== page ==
Can one be fluent in Lojban in the same way as other languages?

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Collin Damskov

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Aug 21, 2016, 7:08:05 PM8/21/16
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Is it possible to achieve the sort of fluency in Lojban that you can in other languages where you can sort of intuitively create grammatically correct and sensible sentences on the fly, or is the unnatural nature of Lojban something that blocks it from being learned in that way?

Timothy Lawrence

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Aug 22, 2016, 5:24:14 AM8/22/16
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> is the unnatural nature of Lojban something that blocks it from being learned in that way?


I doubt it. For example, I am fairly fluent in the programming language C++, such that I create syntactically correct and sensible code on the fly, and I would say C++ is even more unnatural than Lojban.


I actually think it will be possible to learn Lojban even more correctly than natural languages, because software will be able to automatically and quickly point out mistakes, given the language is unambiguous. This computer-checking definitely speeds up the learning of programming languages. There are Lojban parsers, but I am not sure if there is yet anything quite at the same calibre of a static code analyser for programming languages.



From: lojban-b...@googlegroups.com <lojban-b...@googlegroups.com> on behalf of Collin Damskov <collin....@gmail.com>
Sent: Monday, 22 August 2016 9:08 AM
To: Lojban Beginners
Subject: [lojban-beginners] Can one be fluent in Lojban in the same way as other languages?
 
Is it possible to achieve the sort of fluency in Lojban that you can in other languages where you can sort of intuitively create grammatically correct and sensible sentences on the fly, or is the unnatural nature of Lojban something that blocks it from being learned in that way?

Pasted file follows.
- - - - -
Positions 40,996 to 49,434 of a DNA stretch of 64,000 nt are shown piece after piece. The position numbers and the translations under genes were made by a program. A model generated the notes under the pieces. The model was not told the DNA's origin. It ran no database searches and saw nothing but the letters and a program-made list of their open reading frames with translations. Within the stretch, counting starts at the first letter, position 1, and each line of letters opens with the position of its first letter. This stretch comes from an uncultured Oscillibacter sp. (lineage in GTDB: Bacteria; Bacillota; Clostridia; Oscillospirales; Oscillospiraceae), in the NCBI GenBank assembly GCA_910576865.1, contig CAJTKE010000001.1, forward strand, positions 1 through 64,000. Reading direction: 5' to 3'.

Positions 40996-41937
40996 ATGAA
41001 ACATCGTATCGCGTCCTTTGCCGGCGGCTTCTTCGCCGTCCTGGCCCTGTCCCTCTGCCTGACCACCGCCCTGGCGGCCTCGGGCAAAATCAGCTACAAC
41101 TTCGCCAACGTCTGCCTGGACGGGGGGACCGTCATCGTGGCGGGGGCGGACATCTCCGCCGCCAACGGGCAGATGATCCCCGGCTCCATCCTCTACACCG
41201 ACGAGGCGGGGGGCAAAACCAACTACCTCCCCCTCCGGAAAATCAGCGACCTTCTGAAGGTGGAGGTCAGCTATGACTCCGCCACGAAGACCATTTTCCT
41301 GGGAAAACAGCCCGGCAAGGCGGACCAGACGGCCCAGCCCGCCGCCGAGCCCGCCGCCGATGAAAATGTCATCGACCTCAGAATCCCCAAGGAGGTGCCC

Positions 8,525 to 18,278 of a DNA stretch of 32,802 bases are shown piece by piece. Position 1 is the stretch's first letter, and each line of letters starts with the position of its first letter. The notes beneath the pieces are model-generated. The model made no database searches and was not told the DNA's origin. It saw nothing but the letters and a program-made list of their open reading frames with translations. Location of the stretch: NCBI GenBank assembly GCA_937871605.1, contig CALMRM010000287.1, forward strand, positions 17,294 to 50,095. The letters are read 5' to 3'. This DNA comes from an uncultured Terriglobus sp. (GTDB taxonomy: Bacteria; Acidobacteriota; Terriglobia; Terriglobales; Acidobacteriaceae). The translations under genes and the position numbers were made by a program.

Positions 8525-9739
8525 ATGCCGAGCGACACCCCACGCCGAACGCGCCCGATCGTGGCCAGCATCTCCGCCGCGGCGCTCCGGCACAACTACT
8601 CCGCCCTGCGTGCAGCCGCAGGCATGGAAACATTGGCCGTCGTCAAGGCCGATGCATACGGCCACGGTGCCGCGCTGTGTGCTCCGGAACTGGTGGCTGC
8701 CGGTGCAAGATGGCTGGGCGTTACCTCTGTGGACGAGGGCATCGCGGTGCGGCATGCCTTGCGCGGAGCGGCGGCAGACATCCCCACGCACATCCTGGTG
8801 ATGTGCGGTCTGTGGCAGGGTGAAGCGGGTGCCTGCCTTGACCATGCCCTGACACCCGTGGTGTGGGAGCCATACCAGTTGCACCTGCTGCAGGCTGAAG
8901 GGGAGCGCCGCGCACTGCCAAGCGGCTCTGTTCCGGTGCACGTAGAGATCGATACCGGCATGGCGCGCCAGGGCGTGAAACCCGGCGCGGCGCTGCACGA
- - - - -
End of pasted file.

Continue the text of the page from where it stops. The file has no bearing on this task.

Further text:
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gryp...@gmail.com

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Sep 9, 2018, 6:58:58 PM9/9/18
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I tried posting this one without effect, so similar posts from me Matt show up.

It is certainly possible to became fluent in lojban as a limited number of people have done so. It would take less, I suspect, than is needed to learn a foreign language.

gryp...@gmail.com

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Sep 9, 2018, 7:04:54 PM9/9/18
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Yes, it is possible to learn lojb@n fluently, as several people have already. It probably takes fewer total hours than it takes to learn a normal foreign language,actually.

gryp...@gmail.com

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Sep 9, 2018, 7:07:45 PM9/9/18
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Yes, it's possible to speak lojban enough to do those things, as several people have done so already. It probably takes fewer total hours than learning a traditional language to such a degree.

Pierre Abbat

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Sep 9, 2018, 7:28:50 PM9/9/18
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On Sunday, 9 September 2018 18.52.40 EDT gryp...@gmail.com wrote:
> It certainly is a very few people have achieved this. I suspect it takes
> less time put in with traditional languages, actually.

I think it is more difficult to be fluent in Lojban because the vocabulary is
not as large. One part of fluency, which is important in a language with a
small vocabulary, is making up words on the fly. My first two languages are
English and French; if I'm speaking Spanish and I don't know the word for
something, I can borrow a word from French, or coin one from Latin roots that
I know from English and French words, and have a high probability of being
understood or even getting the right word. If I'm talking Lojban with, say, a
Japanese, and I don't know the word for something, I could make up a lujvo,
which has some chance of being understood, or I could make up a fu'ivla, which
has very little chance of being understood, since the only language we have in
common is Lojban. The lack of vocabulary for some things means that more time
will be spent making up words for those things, resulting in less fluency.

Pierre
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